Deep-frozen stomachs are milled and put into an enzyme-extracting solution. The crude rennet extract is then activated by adding acid; the enzymes in the stomach are produced in an inactive form and are activated by the stomach acid. The acid is then neutralized and the rennet extract is filtered in several stages and concentrated.

Alternative sources of rennet
Because of the limited availability of mammalian stomachs for rennet production, cheese makers have looked for other ways to coagulate the milk since at least Roman times. There are many sources of enzymes, ranging from plants, fungi, and microbial sources, that can substitute for animal rennet. Cheeses produced from any of these varieties of rennet are suitable for lacto-vegetarians to consume.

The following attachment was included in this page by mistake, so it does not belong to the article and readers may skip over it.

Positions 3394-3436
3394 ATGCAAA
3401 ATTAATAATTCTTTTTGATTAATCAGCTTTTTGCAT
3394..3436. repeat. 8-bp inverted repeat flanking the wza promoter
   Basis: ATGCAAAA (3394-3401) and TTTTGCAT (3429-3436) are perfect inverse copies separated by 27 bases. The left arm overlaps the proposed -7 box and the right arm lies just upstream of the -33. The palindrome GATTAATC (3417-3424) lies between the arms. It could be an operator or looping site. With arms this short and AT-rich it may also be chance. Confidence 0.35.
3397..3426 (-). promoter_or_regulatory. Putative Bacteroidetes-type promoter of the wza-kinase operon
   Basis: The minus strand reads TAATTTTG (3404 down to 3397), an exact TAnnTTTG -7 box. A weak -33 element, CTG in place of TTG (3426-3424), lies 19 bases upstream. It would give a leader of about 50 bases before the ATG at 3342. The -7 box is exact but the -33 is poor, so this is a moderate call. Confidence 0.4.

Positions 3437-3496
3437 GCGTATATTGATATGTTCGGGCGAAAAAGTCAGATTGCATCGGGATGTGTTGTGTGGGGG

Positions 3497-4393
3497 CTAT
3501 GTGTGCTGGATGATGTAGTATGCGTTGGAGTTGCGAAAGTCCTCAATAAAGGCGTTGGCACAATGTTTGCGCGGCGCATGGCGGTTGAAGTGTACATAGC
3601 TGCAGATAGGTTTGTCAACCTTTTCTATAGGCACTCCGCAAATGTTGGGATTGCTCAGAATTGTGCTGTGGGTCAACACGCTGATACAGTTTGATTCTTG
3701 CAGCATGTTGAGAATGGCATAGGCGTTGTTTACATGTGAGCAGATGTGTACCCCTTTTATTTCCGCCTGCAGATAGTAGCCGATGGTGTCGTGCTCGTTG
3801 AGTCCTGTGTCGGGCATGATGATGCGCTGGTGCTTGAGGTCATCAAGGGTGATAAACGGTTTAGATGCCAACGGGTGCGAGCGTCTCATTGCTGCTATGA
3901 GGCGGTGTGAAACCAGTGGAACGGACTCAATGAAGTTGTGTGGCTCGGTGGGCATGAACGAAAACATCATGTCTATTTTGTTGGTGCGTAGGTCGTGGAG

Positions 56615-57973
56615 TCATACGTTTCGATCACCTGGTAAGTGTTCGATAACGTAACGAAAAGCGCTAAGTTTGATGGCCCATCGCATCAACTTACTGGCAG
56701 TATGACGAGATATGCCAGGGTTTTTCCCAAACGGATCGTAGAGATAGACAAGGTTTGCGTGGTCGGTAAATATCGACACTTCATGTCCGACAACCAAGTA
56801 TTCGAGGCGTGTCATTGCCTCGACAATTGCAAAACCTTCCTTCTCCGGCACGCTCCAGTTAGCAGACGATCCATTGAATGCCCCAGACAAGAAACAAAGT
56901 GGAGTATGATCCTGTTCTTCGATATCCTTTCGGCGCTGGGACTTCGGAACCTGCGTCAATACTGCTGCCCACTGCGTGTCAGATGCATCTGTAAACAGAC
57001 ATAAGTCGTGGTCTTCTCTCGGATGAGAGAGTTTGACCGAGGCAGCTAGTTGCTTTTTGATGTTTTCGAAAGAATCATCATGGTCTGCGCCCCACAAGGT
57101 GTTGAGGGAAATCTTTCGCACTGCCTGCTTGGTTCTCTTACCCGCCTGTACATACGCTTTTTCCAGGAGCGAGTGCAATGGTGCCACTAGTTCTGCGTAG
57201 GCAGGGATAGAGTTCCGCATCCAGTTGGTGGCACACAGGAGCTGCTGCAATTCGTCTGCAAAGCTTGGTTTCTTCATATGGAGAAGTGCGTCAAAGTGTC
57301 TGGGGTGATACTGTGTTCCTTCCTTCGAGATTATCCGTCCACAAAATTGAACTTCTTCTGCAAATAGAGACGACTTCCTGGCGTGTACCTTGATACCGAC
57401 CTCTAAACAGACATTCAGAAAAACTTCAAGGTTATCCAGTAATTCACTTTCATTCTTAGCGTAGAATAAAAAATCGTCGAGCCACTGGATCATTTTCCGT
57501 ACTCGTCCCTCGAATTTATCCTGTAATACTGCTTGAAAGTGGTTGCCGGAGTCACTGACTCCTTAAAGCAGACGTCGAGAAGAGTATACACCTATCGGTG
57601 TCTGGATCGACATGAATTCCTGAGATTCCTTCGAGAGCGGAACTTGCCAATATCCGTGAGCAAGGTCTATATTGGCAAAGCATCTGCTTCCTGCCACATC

So there you have it. (ta wiki)

Back to catering. It would be even nicer to cater for vegans too, which is pretty simple, just miss out the dairy produce and eggs.

A long time ago we took a trip to Paris with BA. For some reason on a national and non-charter airline we couldn’t book vegetarian meals in advance. By the time the staff (can’t remember the current term for air hostesses/stewards/waiters etc) got to us, there were no veg breakfasts left. Really? The plane was so full of vegetarians? I think not. And basically they weren’t carrying enough veg meals. Everyone knows that the vegetarian option on flights is better than the ordinary stuff. The vegan ones are better still.

On the way back there was nothing vegetarian for anyone to snaffle before we did. Just nothing. After politely expressing our dissatisfaction they plied us with alcohol! Lots of it. We staggered off the plane having drunk all they could throw at us, and weighed down with tiny bottles of wine and spirits. Unbelievable. Food would have been preferable.

At one point in my heady career I used to order catering for a number of meetings. One of these was the prestigious monthly board meeting of directors.